Jim Key, nonfood direct store buyer for Community Cash Stores, a 27-store chain based in Spartanburg, S.C., said private label mouthwash outsells the national brands by three to one at his chain. And, he said, "it carries about twice the profit.
"I figure we'll promote private label a lot because you can get a good price point and make good profit," Key continued. "As far as national brands, you really have to take a big price cut to get the product to move like you need it to."
Lynam of Harding's Friendly Markets, said private-label mouthwash "is pretty much accepted throughout" the chain's 34 stores. Lynam said that Harding's private label is priced about 15% lower than branded items and averages margins in the 20% to 30% range. Wanda Lovelace, HBC buyer for Jons Markets, Los Angeles, reported similar numbers. "Our gross profit on private label is a minimum of 20% more than on branded products," she said. "We try to keep the price point at about a 10% difference."
Lynam's and Lovelace's figures were typical among most of the retailers with which SN spoke. A few, however, reported margins or price point differences that were much higher. Butler said, "A private-label price point would be less than half the price point of a name brand" at J.H. Harvey. An anonymous source from a large Southeastern chain said his margin on national brands is "in the mid-teens," while "our private-label margins are 50%-plus." He added that his store uses a "really strong, really high-quality private-label program." Regardless of promotional activity or category success, most of the supermarket retailers who spoke to SN agreed a mouthwash section between eight and 12 feet is appropriate for oral rinses and oral antiseptics. Other than bolstering promotions and promoting private label, though, there aren't many other salient ways to move mouthwash, according to retailers. Time may be one factor that will eventually help mouthwash sales, as some consumers have not yet accepted the category for everyday use, said Arnault of McKesson.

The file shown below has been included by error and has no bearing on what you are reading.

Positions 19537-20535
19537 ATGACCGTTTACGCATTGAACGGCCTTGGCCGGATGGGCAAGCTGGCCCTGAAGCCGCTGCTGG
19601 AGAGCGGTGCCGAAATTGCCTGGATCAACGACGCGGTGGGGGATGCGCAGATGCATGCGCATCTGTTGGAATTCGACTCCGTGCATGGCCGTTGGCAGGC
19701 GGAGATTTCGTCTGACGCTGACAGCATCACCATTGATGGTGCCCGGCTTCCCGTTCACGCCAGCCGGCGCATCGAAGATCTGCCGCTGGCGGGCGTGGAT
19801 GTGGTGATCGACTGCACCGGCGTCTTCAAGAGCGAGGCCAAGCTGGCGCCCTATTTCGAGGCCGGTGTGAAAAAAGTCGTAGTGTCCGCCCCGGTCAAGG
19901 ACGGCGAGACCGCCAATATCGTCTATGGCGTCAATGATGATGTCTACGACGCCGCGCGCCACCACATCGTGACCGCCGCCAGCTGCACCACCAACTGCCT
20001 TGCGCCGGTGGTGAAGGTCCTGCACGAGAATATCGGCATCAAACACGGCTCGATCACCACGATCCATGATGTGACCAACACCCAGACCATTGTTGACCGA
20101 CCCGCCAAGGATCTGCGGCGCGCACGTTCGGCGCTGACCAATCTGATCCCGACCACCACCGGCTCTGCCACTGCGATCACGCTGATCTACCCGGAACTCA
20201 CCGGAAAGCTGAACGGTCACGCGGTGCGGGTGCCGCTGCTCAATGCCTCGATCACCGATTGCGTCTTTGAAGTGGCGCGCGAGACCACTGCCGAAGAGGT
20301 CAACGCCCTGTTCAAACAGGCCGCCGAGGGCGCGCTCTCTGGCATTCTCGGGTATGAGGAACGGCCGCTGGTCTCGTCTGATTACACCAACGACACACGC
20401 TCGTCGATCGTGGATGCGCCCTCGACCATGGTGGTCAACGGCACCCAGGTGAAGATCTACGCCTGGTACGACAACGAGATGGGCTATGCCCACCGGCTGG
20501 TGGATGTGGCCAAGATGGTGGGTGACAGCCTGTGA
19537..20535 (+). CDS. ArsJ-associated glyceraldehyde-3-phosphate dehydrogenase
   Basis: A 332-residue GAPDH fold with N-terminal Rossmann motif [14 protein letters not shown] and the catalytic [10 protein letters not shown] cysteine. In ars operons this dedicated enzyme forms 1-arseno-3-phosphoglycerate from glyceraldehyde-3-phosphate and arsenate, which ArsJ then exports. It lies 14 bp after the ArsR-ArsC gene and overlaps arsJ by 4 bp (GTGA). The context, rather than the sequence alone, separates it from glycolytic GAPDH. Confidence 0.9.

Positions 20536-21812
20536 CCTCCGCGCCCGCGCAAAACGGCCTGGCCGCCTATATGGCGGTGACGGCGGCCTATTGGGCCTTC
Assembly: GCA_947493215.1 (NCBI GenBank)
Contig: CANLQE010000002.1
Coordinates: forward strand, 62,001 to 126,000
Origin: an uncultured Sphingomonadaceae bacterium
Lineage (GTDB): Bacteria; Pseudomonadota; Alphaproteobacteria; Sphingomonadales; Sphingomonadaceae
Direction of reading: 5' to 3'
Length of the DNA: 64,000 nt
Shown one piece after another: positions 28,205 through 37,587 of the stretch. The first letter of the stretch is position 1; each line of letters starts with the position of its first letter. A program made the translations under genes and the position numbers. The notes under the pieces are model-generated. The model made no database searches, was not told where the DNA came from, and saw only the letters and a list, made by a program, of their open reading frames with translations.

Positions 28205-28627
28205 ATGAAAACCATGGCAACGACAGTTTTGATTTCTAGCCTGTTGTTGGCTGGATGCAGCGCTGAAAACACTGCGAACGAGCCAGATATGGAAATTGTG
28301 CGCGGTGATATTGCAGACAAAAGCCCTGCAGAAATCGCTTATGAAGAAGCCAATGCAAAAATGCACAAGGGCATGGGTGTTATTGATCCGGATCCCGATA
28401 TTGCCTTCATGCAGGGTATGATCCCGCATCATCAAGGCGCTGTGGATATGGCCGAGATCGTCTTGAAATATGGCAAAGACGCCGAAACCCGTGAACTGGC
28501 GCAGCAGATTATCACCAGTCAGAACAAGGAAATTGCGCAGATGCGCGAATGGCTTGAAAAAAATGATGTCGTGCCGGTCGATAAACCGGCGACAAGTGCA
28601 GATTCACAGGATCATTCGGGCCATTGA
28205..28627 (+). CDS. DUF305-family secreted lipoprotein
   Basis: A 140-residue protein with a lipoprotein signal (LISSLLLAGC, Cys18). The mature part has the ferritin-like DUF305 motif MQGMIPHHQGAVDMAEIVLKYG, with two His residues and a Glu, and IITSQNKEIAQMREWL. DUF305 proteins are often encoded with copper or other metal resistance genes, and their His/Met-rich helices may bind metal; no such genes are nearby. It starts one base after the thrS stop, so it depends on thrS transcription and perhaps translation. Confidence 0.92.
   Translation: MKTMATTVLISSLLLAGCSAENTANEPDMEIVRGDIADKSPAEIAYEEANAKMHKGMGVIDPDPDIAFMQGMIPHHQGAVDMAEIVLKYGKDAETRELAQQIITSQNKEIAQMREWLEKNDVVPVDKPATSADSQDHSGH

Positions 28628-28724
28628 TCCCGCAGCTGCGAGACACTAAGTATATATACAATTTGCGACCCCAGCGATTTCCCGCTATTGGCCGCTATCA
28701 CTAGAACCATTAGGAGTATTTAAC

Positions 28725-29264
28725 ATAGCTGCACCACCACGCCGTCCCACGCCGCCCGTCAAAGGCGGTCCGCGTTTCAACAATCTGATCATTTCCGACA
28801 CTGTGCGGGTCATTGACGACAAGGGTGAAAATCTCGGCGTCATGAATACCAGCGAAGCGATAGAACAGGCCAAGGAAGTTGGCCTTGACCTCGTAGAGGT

"I would have thought that there would be a big increase in some of the mouth rinses because people want to keep their teeth longer," she offered. "But they're used to brushing and they're used to flossing, and maybe they've never incorporated the mouthwash into their [daily] regime."
Lisa Mackenzie, HBC buyer for Sobey's of Stellarton, Nova Scotia, agreed. She noted that an improvement in the quality and ingredients of toothpastes may have had an adverse effect on mouthwash sales. "People aren't using dual products anymore because they're getting what they need from the toothpaste," she explained. Sobey's, however, also takes good advantage of it's locality for promotion, she said, adding: "April is dental health month here. We've put a major focus on that and made [mouthwash] one of our 'select items' for that particular month."
Arnault also suggested that the rash of new introductions to the category may have occurred too much, too fast: "Some of the new items, they're not as motivating. I don't know if that's overload for the consumer. I don't know if the consumer is willing to pay a higher price."
Fogliasso of Gelson's, on the other hand, said he thinks more new introductions will boost consumer interest. "You've got to be open minded enough to bring a new entry into that category and give the consumer the choice, to see if it's going to sell or not," he said.